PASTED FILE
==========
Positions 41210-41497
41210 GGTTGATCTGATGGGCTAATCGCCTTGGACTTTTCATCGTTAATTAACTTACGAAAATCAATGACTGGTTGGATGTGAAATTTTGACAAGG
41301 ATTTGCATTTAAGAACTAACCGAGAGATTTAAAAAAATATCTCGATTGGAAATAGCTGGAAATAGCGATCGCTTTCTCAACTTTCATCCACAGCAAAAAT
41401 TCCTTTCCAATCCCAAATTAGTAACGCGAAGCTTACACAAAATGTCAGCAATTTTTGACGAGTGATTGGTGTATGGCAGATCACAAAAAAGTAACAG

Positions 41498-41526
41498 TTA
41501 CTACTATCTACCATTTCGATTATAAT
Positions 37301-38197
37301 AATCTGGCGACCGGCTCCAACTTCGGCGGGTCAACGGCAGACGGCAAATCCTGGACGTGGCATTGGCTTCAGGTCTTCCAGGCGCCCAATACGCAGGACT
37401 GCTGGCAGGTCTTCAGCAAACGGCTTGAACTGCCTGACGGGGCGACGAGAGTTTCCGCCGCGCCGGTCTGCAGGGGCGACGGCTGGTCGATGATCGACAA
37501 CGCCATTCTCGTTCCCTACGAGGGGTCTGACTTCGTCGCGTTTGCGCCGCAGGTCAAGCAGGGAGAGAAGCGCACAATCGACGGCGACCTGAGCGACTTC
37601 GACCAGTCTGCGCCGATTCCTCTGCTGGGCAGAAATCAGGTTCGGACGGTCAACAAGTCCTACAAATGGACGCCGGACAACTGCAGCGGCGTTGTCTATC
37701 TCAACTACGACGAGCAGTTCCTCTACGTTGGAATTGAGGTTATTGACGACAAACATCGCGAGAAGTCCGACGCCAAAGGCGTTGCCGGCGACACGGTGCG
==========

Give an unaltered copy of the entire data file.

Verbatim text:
Positions 41210-41497
41210 GGTTGATCTGATGGGCTAATCGCCTTGGACTTTTCATCGTTAATTAACTTACGAAAATCAATGACTGGTTGGATGTGAAATTTTGACAAGG
41301 ATTTGCATTTAAGAACTAACCGAGAGATTTAAAAAAATATCTCGATTGGAAATAGCTGGAAATAGCGATCGCTTTCTCAACTTTCATCCACAGCAAAAAT
41401 TCCTTTCCAATCCCAAATTAGTAACGCGAAGCTTACACAAAATGTCAGCAATTTTTGACGAGTGATTGGTGTATGGCAGATCACAAAAAAGTAACAG

Positions 41498-41526
41498 TTA
41501 CTACTATCTACCATTTCGATTATAAT
Positions 37301-38197
37301 AATCTGGCGACCGGCTCCAACTTCGGCGGGTCAACGGCAGACGGCAAATCCTGGACGTGGCATTGGCTTCAGGTCTTCCAGGCGCCCAATACGCAGGACT
37401 GCTGGCAGGTCTTCAGCAAACGGCTTGAACTGCCTGACGGGGCGACGAGAGTTTCCGCCGCGCCGGTCTGCAGGGGCGACGGCTGGTCGATGATCGACAA
37501 CGCCATTCTCGTTCCCTACGAGGGGTCTGACTTCGTCGCGTTTGCGCCGCAGGTCAAGCAGGGAGAGAAGCGCACAATCGACGGCGACCTGAGCGACTTC
37601 GACCAGTCTGCGCCGATTCCTCTGCTGGGCAGAAATCAGGTTCGGACGGTCAACAAGTCCTACAAATGGACGCCGGACAACTGCAGCGGCGTTGTCTATC
37701 TCAACTACGACGAGCAGTTCCTCTACGTTGGAATTGAGGTTATTGACGACAAACATCGCGAGAAGTCCGACGCCAAAGGCGTTGCCGGCGACACGGTGCG